The Japanese Seizure of Korea, 1868-1910: A Study of Realism and Idealism in International Relations

The Japanese Seizure of Korea, 1868-1910: A Study of Realism and Idealism in International Relations

The Japanese Seizure of Korea, 1868-1910: A Study of Realism and Idealism in International Relations

The Japanese Seizure of Korea, 1868-1910: A Study of Realism and Idealism in International Relations

Excerpt

When this book was originally published in 1960, it stirred considerable controversy among East Asian specialists as a "revisionist" study of matters central to the modern history of Japanese relations with northeast Asia. The debate it engendered was touched off by a thirty-six page review in the Korean Research Center's Journal of Social Sciences and Humanities (Seoul, June 1961) entitled, Can Aggression be Justified and Imperialism Rationalized by 'Realism'? which strongly suggested that the study had attempted to "justify" the Japanese annexation of Korea on these grounds.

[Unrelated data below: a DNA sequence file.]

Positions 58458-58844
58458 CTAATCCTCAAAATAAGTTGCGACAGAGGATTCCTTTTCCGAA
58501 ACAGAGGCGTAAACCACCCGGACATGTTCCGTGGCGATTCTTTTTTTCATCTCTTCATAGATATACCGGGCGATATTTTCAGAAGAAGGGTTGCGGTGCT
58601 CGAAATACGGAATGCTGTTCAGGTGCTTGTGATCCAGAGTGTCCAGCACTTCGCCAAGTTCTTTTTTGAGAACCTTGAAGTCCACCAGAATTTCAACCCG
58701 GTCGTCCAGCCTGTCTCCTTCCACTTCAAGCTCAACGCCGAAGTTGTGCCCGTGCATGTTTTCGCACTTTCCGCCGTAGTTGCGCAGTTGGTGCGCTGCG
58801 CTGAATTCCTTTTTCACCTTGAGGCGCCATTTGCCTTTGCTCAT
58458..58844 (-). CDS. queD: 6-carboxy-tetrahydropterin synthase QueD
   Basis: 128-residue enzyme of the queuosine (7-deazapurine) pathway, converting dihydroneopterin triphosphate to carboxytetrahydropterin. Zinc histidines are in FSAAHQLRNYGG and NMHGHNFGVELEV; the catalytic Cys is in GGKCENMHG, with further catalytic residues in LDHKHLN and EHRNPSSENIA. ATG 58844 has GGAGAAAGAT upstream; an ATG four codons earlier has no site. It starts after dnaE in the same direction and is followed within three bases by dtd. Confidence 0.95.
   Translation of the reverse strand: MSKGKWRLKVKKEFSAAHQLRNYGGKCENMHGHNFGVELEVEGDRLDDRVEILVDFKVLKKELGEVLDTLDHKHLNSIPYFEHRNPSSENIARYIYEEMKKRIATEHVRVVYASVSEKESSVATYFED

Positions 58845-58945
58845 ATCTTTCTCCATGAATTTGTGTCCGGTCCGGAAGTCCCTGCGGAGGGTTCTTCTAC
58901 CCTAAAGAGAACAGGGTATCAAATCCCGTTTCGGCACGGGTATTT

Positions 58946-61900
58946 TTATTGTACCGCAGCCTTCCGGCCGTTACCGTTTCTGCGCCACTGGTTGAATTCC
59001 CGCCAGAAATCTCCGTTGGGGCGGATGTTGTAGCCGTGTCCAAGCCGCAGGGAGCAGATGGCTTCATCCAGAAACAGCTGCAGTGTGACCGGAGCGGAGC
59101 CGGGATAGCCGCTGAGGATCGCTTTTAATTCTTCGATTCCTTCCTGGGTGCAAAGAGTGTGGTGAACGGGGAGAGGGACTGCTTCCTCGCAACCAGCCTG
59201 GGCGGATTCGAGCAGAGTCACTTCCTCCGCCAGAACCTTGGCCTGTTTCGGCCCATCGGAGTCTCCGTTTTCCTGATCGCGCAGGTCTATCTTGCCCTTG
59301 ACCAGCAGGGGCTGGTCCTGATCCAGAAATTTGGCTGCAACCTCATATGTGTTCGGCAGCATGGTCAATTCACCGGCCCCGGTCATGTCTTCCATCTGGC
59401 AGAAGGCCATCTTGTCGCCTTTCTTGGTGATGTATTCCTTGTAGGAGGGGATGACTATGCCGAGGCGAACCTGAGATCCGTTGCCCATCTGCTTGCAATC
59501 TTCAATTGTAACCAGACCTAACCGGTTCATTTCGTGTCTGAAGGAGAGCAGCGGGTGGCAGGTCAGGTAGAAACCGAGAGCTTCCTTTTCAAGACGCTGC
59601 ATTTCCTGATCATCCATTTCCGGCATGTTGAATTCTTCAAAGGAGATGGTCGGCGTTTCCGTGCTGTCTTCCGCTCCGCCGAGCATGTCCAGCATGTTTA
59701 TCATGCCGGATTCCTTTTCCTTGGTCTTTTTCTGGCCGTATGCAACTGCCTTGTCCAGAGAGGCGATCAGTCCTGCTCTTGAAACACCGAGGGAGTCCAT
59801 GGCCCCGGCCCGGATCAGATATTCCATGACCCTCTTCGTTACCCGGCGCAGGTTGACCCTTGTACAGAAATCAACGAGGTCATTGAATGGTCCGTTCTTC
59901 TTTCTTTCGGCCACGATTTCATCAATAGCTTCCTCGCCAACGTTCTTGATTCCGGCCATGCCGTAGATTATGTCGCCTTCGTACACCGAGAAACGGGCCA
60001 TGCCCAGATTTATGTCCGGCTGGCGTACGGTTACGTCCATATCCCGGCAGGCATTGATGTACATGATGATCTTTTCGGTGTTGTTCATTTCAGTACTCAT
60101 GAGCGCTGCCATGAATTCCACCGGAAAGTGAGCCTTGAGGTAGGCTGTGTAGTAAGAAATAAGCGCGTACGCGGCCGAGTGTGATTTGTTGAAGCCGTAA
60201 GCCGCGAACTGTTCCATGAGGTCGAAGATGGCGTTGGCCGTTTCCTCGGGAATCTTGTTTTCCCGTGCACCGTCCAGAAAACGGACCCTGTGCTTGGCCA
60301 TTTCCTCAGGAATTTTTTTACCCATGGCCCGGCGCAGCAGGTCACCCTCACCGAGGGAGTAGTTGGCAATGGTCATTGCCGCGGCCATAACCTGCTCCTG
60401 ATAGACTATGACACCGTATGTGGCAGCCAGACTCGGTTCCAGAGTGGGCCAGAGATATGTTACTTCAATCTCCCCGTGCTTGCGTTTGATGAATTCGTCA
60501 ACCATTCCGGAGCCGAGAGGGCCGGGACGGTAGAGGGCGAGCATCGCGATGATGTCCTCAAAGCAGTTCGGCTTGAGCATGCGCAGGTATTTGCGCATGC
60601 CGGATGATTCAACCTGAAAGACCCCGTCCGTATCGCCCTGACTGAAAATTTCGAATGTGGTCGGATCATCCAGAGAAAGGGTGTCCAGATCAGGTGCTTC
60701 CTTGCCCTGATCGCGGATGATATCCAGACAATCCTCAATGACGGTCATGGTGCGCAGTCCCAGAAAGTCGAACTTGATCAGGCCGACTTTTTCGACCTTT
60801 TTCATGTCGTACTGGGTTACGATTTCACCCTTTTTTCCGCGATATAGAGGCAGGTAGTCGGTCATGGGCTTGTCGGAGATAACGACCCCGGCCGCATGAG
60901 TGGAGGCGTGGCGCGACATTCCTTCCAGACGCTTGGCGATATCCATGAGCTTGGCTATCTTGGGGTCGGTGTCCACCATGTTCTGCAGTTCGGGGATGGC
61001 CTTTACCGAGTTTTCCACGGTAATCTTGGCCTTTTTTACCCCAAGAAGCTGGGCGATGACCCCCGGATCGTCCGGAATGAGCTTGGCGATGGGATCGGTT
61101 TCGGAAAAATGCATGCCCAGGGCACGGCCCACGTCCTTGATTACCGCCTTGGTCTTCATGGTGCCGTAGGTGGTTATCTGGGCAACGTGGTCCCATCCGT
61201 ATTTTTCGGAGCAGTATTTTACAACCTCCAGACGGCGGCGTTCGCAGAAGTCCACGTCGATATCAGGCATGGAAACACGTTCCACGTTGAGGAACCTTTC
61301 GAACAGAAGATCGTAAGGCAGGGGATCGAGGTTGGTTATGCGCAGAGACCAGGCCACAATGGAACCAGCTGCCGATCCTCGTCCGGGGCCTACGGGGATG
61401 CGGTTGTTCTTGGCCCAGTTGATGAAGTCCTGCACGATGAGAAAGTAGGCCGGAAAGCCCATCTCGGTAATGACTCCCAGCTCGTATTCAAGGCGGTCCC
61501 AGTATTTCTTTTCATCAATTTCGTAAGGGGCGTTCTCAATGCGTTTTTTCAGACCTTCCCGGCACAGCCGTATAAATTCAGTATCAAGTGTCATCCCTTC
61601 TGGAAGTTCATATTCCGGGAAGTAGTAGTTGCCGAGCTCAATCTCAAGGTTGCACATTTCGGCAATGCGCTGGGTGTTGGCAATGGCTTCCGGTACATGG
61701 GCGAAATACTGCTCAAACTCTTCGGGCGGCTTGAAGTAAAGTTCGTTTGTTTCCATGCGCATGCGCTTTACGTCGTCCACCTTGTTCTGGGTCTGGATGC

Korean scholars, who naturally felt an intensity of bitterness at the half-century (1895-1945) domination of their country by Japan, were not at that stage ready nor willing to accept research results indicating anything less clear-cut than long range Japanese national scheming to seize Korea. The study, based largely on Japanese sources, shows considerable diversity in Japanese attitudes and approaches to Korea, some favorable, and concludes that Japanese national security concerns (Realism) rather than deliberate aggression motivated Japanese policy makers. This seemed insufficiently accusatory to the Koreans. The fact that American annexations of Hawaii and the Philippines were utilized as cross references for comparison was deemed a further attempt to "justify" Japan.

However, a wide ranging discussion by defenders and critics of the study, held at Columbia University and reported in the . . .

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